Title: Treasury of Greek Mythology: Classic Stories of Gods, Goddesses, Heroes and Monsters
Publisher: National Geographic
Author: Donna Jo Napoli
Artist: Christina Balit
I confess: I am slightly obsessed with books on Greek mythology. I don’t remember how young I was when I first began to read them — so, probably since the day I could read. I devoured every picture book, prose text, dictionary, encyclopedia, textbook, art book, you name it, that I could find. After a while, when I realized that the same stories were just being repeated over and over again, I stopped buying Greek mythology books for their literary content and started buying them for their artwork instead.
Thus, it was the brilliant, bright cover of Treasury of Greek Mythology that first caught my eye. “Oooh, pretty!” I thought. Another art book to leisurely page through and drool over.
My first impression was not incorrect — just incomplete. Balit’s artwork is stunning. Each chapter is preceded by a full two-page spread of the Deity or hero being featured. Balit skillfully works the various attributes and icons of the Deity in question into the splash page; you can learn a lot about that God or Goddess just by studying the picture. For instance, the Poseidon page shows that God in a chariot-ship being pulled by gigantic green, gold and red seahorses; the waters through which they swim merge with the greenish-blue globe of Neptune in the background. Poseidon holds a trident in one hand, with another trident painted onto the prow of his chariot-ship. Similarly, the splash pages for Hades show that God — garbed in brilliant red and orange, stoic expression on His face — standing on the surface of Pluto, a Great gate stands behind him; above, Charon guides a small ship passed the moon of the same name, carrying the souls of the dead.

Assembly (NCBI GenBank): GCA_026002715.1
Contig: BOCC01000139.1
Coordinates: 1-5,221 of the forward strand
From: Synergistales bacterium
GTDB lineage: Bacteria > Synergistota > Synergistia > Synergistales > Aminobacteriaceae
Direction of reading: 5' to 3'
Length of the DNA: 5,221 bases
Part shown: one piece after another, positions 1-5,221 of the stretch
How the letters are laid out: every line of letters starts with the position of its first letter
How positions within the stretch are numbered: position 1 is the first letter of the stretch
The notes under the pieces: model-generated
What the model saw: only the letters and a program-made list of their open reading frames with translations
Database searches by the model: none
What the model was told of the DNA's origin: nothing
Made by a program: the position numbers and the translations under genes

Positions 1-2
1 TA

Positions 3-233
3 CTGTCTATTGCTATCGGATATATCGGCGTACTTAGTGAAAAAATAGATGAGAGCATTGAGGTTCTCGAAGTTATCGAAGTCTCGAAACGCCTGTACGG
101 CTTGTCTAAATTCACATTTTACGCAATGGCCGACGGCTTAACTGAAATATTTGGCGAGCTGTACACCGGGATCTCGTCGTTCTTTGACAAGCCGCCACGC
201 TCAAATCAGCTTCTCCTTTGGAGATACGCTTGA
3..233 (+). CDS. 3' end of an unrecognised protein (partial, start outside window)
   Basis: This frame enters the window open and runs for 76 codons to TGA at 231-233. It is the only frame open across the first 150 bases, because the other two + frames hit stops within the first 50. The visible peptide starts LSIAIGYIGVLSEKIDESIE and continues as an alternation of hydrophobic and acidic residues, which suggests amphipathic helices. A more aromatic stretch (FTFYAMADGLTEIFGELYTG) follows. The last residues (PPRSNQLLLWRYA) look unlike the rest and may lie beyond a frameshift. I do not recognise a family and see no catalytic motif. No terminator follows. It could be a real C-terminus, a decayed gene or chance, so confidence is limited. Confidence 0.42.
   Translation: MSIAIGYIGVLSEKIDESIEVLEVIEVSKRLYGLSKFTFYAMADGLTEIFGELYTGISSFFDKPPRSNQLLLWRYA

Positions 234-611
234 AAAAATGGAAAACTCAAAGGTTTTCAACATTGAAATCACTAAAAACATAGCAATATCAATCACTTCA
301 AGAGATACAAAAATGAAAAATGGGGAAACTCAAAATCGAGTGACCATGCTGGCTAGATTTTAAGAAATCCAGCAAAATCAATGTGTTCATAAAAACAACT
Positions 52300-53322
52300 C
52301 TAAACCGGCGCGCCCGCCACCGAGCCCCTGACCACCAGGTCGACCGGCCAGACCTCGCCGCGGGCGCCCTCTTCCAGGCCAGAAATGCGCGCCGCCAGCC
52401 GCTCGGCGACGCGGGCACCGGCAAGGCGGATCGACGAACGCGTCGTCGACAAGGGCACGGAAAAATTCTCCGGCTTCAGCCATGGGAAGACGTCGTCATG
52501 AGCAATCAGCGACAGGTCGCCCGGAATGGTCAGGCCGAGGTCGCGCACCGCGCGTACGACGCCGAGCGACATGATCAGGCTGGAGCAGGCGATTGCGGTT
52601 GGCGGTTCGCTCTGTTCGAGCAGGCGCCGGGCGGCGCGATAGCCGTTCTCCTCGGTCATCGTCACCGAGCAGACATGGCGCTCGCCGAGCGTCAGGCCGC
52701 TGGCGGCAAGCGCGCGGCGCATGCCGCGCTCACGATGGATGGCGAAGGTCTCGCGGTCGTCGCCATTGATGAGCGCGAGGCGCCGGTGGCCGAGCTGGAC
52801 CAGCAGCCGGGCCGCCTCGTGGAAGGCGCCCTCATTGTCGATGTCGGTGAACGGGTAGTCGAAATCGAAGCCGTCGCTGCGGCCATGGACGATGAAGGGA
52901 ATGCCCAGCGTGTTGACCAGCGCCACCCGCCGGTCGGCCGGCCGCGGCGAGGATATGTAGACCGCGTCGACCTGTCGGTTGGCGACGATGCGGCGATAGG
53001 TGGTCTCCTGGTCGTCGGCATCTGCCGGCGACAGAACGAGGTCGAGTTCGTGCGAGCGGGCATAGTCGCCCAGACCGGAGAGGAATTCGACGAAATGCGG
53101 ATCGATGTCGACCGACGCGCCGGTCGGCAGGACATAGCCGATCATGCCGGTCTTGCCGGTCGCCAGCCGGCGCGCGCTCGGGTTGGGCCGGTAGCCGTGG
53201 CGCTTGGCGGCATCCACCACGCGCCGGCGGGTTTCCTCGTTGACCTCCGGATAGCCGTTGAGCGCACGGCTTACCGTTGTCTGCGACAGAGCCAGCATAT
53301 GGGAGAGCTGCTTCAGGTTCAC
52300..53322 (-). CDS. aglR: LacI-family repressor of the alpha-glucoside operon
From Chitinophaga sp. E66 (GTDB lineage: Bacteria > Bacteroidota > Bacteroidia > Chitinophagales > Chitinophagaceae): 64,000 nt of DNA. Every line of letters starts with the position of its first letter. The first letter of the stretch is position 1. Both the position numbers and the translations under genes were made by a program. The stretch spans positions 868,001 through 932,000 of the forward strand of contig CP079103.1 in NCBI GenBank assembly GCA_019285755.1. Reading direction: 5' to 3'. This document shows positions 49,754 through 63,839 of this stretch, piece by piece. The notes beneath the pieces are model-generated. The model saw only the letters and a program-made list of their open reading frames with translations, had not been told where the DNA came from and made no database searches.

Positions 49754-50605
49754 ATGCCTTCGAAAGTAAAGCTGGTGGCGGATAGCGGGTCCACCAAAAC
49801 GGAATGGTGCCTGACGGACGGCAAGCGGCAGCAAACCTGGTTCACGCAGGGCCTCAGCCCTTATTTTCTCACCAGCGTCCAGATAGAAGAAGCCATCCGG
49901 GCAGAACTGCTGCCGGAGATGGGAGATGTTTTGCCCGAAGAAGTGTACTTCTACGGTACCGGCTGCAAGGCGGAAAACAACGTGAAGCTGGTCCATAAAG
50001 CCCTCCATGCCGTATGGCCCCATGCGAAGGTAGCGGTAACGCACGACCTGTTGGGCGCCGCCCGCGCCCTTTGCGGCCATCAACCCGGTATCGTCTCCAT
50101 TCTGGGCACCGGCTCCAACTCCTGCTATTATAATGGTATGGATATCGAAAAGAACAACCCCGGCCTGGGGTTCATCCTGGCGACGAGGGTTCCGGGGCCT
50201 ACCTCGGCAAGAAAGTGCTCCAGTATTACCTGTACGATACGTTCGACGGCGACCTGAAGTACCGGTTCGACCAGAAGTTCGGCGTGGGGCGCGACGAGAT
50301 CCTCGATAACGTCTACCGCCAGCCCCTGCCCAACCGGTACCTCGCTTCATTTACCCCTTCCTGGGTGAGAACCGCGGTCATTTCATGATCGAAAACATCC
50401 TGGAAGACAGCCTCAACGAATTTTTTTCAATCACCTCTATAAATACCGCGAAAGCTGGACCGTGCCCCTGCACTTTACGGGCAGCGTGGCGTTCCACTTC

A lot of imagination and a heck of a lot of work went into creating those images, and the rest of the artwork for the book.
Happily, when I actually sat down to leisurely flip through the pages, I stopped long enough to read some of the text. And I kept reading. And reading. Napoli has done an amazing job of (re)imagining and (re)interpreting and (re)weaving the ancient tales for a modern audience. These are intense, passionate, lyrical, coherent tales, as colorful as the artwork which accompanies them. Consider the following sampling:
Hestia’s first memory was of blackness. And stifling heat. Then something tumbled in beside her, all wiggly. And another wiggly something. And two more. And finally, a giant lump. She was crowded, poke and prodded, cramped. And so breathlessly, unrelentingly hot. [….] Her brother Zeus had freed them, strange thing that he was, all tanned and muscular and accustomed to everything Hestia found so foreign. He freed them, only to tell them they must fight at his side against their father Cronus and his sister and brother Titans. Rocks, spears, axes. Shouts, cries, howls. Freed into a war? This was freedom? Was the world insane? Hestia cringed. [….] She climbed trees and peeked through their thick foliage, hoping for a glimpse of her mother Rhea, of the arms that had never cradled her, the hands that had never caressed her. (pp. 36-37)
Helios was born tireless and good-natured. He rose each day without fail and put on his golden helmet and yoked together his mighty stallions to a golden chariot that the god Hephaetus had made just for him. [….] Helios watched what happened to the other gods when he was present; they absorbed his heat, earth and water and air gods alike. They felt more expansive, more relaxed. They smiled more; they did small kindnesses for each other. Helios spread comfort. What a privilege! The realization made him stand taller. (pp. 108-109)
So, bottom line: beautifully-written, beautifully-illustrated, worth every penny. No fan of Greek mythology, no Hellenistai, should be without it.